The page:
Young and relentless

WES GILBERTSON, SUN MEDIA

, Last Updated: 11:12 AM ET

It wasn't long ago Morgan Pressel was standing on the other side of the ropes.

These days, she has mixed emotions when she sees young girls lining the fairways at an LPGA Tour stop.

"I just think they're going to come take my money some day," she said with a laugh.

Pressel is living proof it can happen.

Fast.

Just four years after being named the top junior golfer in the U.S., the 21-year-old has already won two professional events and etched her name in the record books as the youngest major winner in LPGA Tour history.

As a golf-crazy kid, Pressel dreamed of becoming an LPGA Tour superstar and collected autographs whenever the pros rolled through her hometown of Boca Raton, Fla. Now, she's the one signing hats and golf balls and exchanging smiles with the next generation of golf greats.

"I remember waiting behind the 18th green for autographs and that was the most exciting thing in the world for me. That's what these little kids love," Pressel said. "Karrie (Webb) talked to me when I asked for her autograph and I'll never forget that ... And maybe less than a year after asking her for her autograph, I was playing against her in the U.S. Open, and she won.

"That was kind of surreal. It's been a special ride."

If Pressel accepted one of the numerous scholarship offers she received after a stellar junior career, she'd likely be slated to graduate next spring.

Instead, she turned pro as a teenager and has already pocketed about US$2.5 million in prize money and won a pair of LPGA Tour events, including the 2007 Kraft Nabisco Championship.

Pressel is one of a handful of talented, attractive young golfers who are changing the face of women's golf.

Paula Creamer, 23, has already won eight LPGA Tour trophies and is currently ranked fourth in the world, trailing only Mexico's Lorena Ochoa, South Korea's Yani Tseng and American Cristie Kerr.

Brittany Lincicome, 23, won her first major championship in April and now has three tournament titles to her credit. And 19-year-old Michelle Wie is starting to live up to the potential that made her a household name among golf fans long before she was even old enough to drive a car.

"It's become very youthful on our tour, and you see that every day," Pressel said. "It'll be interesting to see how the tour develops in the next few years ... how the new young players that are coming up now will develop and how the tour will change in the next decade, because it has changed tremendously in the past."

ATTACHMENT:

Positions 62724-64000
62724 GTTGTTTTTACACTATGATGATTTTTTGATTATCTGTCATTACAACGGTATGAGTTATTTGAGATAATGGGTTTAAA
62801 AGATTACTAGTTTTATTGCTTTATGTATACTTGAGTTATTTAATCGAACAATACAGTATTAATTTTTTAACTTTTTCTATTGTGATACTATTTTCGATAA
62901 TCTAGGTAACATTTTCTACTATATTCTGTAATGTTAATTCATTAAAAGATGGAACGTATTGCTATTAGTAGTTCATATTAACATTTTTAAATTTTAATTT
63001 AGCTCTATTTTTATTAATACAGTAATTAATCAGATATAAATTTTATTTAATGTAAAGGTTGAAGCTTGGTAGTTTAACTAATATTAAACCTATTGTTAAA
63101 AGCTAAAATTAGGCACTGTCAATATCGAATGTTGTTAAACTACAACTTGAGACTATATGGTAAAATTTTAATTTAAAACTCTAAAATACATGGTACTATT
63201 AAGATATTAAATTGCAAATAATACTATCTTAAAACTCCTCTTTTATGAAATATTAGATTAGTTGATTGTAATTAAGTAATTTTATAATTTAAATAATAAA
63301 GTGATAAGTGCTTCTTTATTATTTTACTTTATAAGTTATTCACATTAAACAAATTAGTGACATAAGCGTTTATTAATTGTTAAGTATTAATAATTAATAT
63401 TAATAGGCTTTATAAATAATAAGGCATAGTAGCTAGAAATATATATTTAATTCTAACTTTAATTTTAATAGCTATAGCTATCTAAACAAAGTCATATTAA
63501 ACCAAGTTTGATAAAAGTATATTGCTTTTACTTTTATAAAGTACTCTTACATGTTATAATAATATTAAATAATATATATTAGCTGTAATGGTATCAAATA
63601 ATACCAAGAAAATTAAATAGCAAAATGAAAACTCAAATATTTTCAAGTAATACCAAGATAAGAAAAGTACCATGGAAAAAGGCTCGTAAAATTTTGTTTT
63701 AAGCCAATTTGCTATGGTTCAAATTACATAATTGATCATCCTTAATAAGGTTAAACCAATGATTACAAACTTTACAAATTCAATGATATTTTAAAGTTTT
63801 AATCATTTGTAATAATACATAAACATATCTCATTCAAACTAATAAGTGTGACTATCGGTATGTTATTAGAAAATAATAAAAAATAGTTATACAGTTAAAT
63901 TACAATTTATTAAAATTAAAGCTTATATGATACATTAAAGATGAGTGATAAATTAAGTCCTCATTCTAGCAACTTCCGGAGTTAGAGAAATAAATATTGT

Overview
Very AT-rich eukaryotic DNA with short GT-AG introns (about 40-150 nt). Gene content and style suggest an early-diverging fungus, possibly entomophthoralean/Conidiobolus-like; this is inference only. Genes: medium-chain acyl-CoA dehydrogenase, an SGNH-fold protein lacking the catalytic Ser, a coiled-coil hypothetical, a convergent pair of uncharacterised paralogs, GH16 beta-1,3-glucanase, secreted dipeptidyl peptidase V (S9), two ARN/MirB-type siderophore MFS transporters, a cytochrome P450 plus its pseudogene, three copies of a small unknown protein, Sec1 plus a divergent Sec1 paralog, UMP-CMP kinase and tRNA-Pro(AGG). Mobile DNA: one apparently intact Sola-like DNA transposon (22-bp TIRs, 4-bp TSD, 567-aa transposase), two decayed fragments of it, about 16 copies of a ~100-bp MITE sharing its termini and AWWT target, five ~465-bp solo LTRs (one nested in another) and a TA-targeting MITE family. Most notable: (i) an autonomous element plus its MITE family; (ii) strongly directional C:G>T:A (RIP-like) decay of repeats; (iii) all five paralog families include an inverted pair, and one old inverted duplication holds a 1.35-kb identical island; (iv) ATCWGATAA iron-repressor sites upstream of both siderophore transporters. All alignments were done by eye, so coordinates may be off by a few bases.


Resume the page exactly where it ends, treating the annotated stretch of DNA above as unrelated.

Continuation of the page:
Few predicted the young stars would be having so much success, so soon.

At the inaugural Junior Solheim Cup competition in 2002, Creamer and Pressel teamed up with Lincicome and Kristy McPherson, among others, to lead the American team in a romp over a crew of up-and-comers from across the pond. The fab four joined forces again two weeks ago, helping guide Team USA to a 16-12 victory over the Europeans at the LPGA's version of the Ryder Cup.

"We all grew up together, so to have them out there with me, it just kind of feels like junior golf but a little bit bigger -- and, obviously, you're playing for money," Lincicome said.

They're winning money, too.

When the LPGA Tour visited Priddis Greens Golf & Country Club for the 1999 du Maurier Classic, the likes of Laura Davies, Juli Inkster, Meg Mallon, Dottie Pepper and others found themselves in familiar territory near the top of the money list.

As the pros prepare to tee off at the pristine private track again this week, there's a batch of fresh faces gunning to add Canada's national championship to already impressive golf resumes.

If Pressel's attitude is any indication, the youngsters aren't just happy to be playing on the top tour.

"I want to be the best I can be," she said. "And I think the best that I can be is at the top of the game."

WES.GILBERTSON@SUNMEDIA.CA


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